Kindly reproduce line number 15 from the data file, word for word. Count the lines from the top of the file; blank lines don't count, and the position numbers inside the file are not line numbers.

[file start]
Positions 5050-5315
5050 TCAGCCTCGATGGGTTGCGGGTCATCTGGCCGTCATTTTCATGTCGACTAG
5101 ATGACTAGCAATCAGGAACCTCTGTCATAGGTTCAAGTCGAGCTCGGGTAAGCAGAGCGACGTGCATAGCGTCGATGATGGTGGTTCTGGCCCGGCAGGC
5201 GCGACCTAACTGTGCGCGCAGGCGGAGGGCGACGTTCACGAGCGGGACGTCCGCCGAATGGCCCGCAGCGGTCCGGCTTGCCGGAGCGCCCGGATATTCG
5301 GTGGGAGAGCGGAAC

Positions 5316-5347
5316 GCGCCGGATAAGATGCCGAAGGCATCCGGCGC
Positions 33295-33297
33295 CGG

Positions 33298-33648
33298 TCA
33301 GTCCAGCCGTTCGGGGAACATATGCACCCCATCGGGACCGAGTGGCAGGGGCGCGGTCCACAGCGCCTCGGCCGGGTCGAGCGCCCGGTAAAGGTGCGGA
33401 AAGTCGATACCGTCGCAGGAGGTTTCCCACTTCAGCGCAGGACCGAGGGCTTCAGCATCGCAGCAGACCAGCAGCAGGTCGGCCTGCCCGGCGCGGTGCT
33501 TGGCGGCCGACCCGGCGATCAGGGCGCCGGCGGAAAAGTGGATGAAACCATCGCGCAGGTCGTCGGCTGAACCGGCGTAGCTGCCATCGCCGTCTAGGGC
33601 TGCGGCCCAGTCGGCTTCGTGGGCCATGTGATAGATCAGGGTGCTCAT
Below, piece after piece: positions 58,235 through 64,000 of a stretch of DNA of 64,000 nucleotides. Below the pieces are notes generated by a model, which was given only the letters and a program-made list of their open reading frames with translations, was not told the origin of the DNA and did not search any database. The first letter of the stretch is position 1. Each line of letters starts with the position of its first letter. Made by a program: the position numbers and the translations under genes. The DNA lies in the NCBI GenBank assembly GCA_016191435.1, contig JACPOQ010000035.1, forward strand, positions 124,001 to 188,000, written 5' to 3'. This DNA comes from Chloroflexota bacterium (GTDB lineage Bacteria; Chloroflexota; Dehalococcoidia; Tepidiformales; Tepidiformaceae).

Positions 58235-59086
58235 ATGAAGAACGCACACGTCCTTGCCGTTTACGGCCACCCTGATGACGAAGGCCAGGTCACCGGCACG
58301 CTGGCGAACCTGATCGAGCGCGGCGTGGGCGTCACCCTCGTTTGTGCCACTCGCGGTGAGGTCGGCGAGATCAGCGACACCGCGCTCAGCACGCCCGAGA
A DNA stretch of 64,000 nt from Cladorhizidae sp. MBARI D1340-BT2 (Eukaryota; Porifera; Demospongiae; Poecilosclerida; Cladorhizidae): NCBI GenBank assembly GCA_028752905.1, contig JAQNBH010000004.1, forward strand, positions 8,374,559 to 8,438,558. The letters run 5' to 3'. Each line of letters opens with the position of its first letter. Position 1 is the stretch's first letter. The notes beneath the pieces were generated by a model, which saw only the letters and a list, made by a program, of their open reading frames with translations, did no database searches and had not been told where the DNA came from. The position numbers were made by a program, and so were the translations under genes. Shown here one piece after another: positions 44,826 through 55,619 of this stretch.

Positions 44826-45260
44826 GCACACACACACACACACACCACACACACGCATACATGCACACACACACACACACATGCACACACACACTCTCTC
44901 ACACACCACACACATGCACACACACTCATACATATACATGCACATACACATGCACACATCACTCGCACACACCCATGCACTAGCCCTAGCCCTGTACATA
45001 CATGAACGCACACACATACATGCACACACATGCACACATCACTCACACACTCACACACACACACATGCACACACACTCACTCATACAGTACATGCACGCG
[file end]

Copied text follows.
33601 TGCGGCCCAGTCGGCTTCGTGGGCCATGTGATAGATCAGGGTGCTCAT